My neighborhood may or may not be one of the nicer neighborhoods in Berkeley, but it certainly is conveniently located. It takes me less than 15 minutes to bike to school in the morning. This is fantastic but the only issue is that it’s a bit uphill. I try to plan my wardrobe to be less revealing of the sweat running down my back by the time I arrive on campus but this has proved to be a bit of a challenge. The ride back is even faster considering it is downhill but one might argue that this makes it a bit more dangerous. Yesterday on my way home I stopped at Jamba Juice for a refreshing and tasty smoothie. I was blazing down the hill, one hand on a handlebar, the other holding my smoothie. When I approached a rather busy intersection I tried to simultaneously brake with one hand and take a sip of my smoothie with the other. Unfortunately, my brain sent a bit of mixed message and I accidentally slammed on the brakes, went flying over the handlebars, but miraculously landed on both feet with my smoothie still in hand and intact. Everyone at the intersection saw it happen, I think a few people even honked. It seems that any attempt I make to act suave and cool ends in disastrous defeat. It’s like whenever I have one of those uber-confident moments and want to walk with my head held high and shoulders back I end up tripping down a flight of stairs. I had a memorable incident like this during my long ago trip to India on that lovely mountaineering course. I was checking out a book from the tiny library in a little hut at our base camp and successfully flirting with all the cute instructors that happened to be helping with the book distribution (you know, impressing them with my vast knowledge of the three Hindi phrases I learned) and as I was walking out grinning and feeling generally successful in my attempts, I failed to notice how low the door jam was and smacked my head really hard against the top of the door in front of everyone.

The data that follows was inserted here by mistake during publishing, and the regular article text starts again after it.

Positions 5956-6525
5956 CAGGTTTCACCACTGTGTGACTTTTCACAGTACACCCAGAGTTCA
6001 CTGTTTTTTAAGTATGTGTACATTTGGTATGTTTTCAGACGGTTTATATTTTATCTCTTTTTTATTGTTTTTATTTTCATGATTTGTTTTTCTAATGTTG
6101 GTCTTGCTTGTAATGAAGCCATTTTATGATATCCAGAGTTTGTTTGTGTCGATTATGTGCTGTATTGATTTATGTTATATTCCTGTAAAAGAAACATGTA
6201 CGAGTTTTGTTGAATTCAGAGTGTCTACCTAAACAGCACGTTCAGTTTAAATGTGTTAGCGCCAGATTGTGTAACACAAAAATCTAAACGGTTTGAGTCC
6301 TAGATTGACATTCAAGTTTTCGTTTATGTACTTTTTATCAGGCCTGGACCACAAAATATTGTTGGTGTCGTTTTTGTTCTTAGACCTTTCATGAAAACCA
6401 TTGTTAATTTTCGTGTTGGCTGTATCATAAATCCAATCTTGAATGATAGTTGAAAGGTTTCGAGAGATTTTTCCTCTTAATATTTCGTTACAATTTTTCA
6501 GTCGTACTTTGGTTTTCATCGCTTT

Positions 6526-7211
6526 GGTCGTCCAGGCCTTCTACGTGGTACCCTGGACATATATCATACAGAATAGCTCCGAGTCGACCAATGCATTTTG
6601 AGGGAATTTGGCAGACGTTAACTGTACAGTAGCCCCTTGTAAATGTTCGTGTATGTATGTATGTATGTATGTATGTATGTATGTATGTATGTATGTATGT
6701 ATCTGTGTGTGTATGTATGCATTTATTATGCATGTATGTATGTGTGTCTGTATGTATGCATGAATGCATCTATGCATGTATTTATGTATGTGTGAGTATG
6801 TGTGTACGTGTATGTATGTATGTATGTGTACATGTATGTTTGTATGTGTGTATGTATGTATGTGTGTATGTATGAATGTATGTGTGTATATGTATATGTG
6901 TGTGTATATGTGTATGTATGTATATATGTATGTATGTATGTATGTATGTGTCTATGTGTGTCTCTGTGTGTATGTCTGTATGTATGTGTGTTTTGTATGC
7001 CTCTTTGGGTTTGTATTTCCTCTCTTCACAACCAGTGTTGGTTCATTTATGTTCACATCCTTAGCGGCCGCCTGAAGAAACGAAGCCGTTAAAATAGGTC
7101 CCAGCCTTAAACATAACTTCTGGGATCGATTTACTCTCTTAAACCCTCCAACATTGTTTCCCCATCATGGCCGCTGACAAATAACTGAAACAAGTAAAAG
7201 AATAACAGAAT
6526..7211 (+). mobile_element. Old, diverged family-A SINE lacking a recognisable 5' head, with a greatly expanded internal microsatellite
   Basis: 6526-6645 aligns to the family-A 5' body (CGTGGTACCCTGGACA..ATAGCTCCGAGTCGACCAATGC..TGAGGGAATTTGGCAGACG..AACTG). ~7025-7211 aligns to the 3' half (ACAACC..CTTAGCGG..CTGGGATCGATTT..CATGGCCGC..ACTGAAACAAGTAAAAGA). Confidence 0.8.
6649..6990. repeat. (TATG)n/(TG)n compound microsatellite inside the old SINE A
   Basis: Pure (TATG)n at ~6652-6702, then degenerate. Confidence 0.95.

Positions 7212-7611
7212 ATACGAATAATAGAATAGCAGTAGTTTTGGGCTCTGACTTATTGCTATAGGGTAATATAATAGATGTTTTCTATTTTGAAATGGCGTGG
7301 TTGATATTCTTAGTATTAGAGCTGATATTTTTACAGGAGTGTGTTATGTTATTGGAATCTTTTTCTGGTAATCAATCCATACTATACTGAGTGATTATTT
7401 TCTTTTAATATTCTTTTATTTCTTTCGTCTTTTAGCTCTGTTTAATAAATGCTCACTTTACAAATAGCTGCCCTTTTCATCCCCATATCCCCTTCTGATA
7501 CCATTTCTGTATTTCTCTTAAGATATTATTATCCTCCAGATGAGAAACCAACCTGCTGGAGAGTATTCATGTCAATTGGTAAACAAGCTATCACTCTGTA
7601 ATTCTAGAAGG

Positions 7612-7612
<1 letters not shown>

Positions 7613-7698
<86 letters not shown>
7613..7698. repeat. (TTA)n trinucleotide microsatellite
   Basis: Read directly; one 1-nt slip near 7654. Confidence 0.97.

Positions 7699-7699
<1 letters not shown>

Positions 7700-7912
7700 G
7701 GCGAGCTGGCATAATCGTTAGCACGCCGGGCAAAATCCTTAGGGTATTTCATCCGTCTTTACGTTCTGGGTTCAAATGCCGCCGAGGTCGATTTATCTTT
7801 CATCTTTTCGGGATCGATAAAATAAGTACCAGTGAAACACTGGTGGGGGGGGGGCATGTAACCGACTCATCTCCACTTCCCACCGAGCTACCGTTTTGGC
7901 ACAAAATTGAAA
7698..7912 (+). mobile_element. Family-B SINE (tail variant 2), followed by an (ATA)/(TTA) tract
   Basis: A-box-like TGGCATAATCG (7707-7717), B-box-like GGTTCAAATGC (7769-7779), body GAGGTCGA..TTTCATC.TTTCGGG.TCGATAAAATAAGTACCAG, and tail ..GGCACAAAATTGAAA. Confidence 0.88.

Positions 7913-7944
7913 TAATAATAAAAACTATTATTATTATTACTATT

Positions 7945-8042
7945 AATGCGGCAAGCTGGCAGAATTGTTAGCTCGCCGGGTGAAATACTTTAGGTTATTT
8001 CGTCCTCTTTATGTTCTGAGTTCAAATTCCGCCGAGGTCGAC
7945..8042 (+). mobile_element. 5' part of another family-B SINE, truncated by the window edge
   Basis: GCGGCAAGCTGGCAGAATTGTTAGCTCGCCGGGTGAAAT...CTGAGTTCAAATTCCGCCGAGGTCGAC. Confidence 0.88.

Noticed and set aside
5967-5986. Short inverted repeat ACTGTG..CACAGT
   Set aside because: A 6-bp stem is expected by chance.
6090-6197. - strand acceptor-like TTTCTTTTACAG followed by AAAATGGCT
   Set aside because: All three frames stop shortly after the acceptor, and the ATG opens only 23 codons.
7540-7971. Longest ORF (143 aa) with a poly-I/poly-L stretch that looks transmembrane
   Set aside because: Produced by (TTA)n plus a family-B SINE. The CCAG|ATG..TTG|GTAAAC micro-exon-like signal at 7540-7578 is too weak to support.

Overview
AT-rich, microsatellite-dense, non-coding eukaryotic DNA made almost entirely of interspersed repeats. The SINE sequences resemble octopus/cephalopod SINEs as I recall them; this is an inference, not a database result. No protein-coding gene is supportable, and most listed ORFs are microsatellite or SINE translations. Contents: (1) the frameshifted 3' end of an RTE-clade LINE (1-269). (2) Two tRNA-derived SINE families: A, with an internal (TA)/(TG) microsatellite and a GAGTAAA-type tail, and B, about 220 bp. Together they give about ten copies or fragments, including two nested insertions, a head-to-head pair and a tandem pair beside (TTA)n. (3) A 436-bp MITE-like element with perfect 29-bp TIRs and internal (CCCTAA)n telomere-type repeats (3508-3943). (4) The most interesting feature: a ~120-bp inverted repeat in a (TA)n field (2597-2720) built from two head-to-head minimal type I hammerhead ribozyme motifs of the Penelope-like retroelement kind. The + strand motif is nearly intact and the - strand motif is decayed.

Well, I think that I have discussed all of the topics that I set out to cover today. I apologize for the excessive length and will try to keep things shorter next time. Any questions or concerns can be directed to me via email ( Please keep any negative comments to a minimum in light of my fragile self-esteem.

Until next time,

As soon as possible,

Stay focused and you will succeed,

With love and admiration,

Just do it already and get it over with,

That’s what she said,


A Disclaimer, as always

I have finally decided to get on the whole blog bandwagon. About this I feel excited, apprehensive, radiant and a bit gassy and bloated. There are myriad topics that I would like to discuss. Like, for example, why it's proper grammar to just say "myriad" and not "a myriad" which would sound so much better. I would like to stress that, although I have many thoughts on many things, I will make no attempt to write about things that are either truthful, politically correct, or intellectually important. Despite my aforementioned interest in grammar, my sentence structure often leaves something to be desired and I frequently try to use large words that I don't completely understand the meaning of (see above: myriad, aforementioned). I refuse to make any apologizes for myself in this regard. But I'm very sorry that I do that.